Animals of Yellowstone

One of the best things about Yellowstone is the accessibility and breadth of wildlife there to enjoy.  Some of them are easier to find than others, but you always get the satisfaction of knowing you are seeing them in their natural habitat.

The most plentiful are the Bison.  While the tamest at the outlook – grazing in the field and moving slowly, they are actually the most dangerous in the park.  That is, when people think they can get close and try to put their kids on their back like they are ponies, they tend to protest.  But assuming you stay 25 feet away, they are both bold and graceful and everywhere you look.  They are taller than my car, so when they cut in front or behind you, they are suddenly more daunting than watching them from afar, swimming across the river, or enjoying an afternoon nap or bout of roughhousing in the meadows.  Up in Lamar Valley I saw one heard estimating over 1000 heads, in a single corner of the valley, while anywhere in the major figure 8 loop we were always pulling over, driving past, or halting for Bison.  I found more of them on the East side of the park, just North of the Canyon area, but they could be anywhere.  They are one of my favourite things about the park.


The deer (seen left) and elk (right) are two more creatures that can be found in the park.  And they are majestic creatures.  They suffer the most at the hands of drivers.  Where as the bison then to break the cars that run into them (and this doesn’t happen as often) the faster deer and elk tend to dart into the road and become victim to the vehicles.  While we were there we were pulled over one morning for speeding (oops!) The ranger who pulled us over said it was really important that we slowed down because they had already had to put an Elk down that morning after it was hit by a car.  They are park rangers – they are concerned with protecting the wild life!!  If you are lucky enough to see any of the

deer elk
Of course there is the infamous bears.  I hate bears.  I am AFRAID of bears.  Paranoid actually.  I like to call it “bearanoia” – and if you have been reading my blog a while, you would be familiar with this word.  Once again, I have made it in and out of Yellowstone unscathed.  I have yet to SEE a bear – and for that I am grateful.  I prefer my bears out of site, miles a way.  and if I do see one, I hope there is a large wire cage or some sort separating us (such as my Grizzly siting at the top of Grouse mountain!)  I did see this sign though – enough for me to run back to my car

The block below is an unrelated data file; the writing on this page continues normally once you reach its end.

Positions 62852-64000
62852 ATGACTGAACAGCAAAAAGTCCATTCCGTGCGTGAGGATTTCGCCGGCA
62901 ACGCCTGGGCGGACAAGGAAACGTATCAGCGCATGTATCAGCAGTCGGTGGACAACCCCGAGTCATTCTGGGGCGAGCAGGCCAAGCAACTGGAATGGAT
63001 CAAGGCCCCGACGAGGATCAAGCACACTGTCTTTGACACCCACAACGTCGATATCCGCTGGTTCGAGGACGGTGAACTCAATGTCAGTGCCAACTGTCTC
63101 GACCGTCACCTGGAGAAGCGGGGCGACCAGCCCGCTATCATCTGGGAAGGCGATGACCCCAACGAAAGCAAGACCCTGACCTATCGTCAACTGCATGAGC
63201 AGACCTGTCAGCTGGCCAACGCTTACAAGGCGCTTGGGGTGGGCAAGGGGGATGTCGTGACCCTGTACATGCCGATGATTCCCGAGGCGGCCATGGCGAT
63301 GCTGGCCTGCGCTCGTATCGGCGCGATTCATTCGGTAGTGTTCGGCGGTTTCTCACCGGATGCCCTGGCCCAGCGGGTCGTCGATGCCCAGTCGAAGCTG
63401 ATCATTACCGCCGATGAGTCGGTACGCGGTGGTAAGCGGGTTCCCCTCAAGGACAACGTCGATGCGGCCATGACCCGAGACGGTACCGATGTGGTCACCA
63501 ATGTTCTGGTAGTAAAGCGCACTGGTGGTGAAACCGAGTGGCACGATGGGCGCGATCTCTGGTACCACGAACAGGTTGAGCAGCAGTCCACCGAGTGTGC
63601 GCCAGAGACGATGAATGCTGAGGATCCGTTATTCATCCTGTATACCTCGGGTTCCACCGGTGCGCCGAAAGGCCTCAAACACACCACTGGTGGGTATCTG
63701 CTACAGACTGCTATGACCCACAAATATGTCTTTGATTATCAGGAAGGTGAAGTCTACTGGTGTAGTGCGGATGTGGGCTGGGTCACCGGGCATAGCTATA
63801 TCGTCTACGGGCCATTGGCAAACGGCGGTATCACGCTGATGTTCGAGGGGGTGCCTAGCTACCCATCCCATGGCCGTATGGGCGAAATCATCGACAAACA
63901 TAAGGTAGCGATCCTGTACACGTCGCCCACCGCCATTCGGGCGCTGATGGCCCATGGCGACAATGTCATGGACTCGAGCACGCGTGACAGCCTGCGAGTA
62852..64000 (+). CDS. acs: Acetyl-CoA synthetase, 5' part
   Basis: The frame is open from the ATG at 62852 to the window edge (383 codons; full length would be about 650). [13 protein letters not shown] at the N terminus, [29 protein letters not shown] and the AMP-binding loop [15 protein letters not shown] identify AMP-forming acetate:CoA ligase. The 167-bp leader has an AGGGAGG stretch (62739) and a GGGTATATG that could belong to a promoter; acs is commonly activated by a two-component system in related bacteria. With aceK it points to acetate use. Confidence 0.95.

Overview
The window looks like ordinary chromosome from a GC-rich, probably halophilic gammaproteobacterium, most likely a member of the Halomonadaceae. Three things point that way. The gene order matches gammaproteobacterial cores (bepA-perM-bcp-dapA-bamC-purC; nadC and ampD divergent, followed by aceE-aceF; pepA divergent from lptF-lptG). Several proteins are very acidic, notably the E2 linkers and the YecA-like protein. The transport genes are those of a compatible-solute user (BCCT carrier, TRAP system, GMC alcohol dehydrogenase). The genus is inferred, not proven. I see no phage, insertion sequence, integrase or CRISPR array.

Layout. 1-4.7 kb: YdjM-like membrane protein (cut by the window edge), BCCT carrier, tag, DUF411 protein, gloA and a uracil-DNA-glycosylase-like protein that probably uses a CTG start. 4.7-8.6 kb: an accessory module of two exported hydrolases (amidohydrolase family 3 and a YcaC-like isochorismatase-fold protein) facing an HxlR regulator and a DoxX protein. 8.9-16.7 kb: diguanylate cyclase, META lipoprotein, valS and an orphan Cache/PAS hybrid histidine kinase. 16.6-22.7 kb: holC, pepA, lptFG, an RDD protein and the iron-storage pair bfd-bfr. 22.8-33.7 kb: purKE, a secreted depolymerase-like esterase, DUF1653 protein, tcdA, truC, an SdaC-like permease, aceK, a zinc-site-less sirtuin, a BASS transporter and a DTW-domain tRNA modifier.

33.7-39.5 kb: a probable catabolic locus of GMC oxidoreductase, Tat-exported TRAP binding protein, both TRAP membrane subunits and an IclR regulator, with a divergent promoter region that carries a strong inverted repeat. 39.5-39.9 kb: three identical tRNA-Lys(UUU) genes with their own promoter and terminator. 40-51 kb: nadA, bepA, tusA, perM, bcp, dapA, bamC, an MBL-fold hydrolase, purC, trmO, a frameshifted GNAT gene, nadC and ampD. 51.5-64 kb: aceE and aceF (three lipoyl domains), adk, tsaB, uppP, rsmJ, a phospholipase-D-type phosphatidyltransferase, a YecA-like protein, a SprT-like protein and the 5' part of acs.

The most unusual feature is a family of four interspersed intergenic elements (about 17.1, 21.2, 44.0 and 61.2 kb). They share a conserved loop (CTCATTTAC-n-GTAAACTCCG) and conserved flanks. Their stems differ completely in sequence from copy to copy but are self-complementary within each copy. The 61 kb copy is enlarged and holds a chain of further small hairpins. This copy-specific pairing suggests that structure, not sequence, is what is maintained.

Now I have yet to see the mysterious Moose that grace the park (or the wolves, but I’m less excited about those).  I would LOVE to photograph the Moose.  But I have been told there are only about 900 in the area, you will only catch them just before the sun rises, and most often they are South.  According to the park rangers, 800 of the 900 are into the Grand Tetons – and I just haven’t had the chance to make it into the park quite yet.  Something to look forward to for next time!

If you are headed to Yellowstone – and love photography as I do – bring a long lens.  Read about the rules for all the wildlife in the park – and maintain appropriate distances.  Dangerous animal encounters only happen when people are stupid (they sell a book all about it – it’s basically the Darwin awards, Yellowstone edition).  And then – enjoy!  It’s important to connect to nature. Remember, in the large scheme, we are the one thing that doesn’t make sense in the ecosystem – so make like you are not there, observe, and enjoy!

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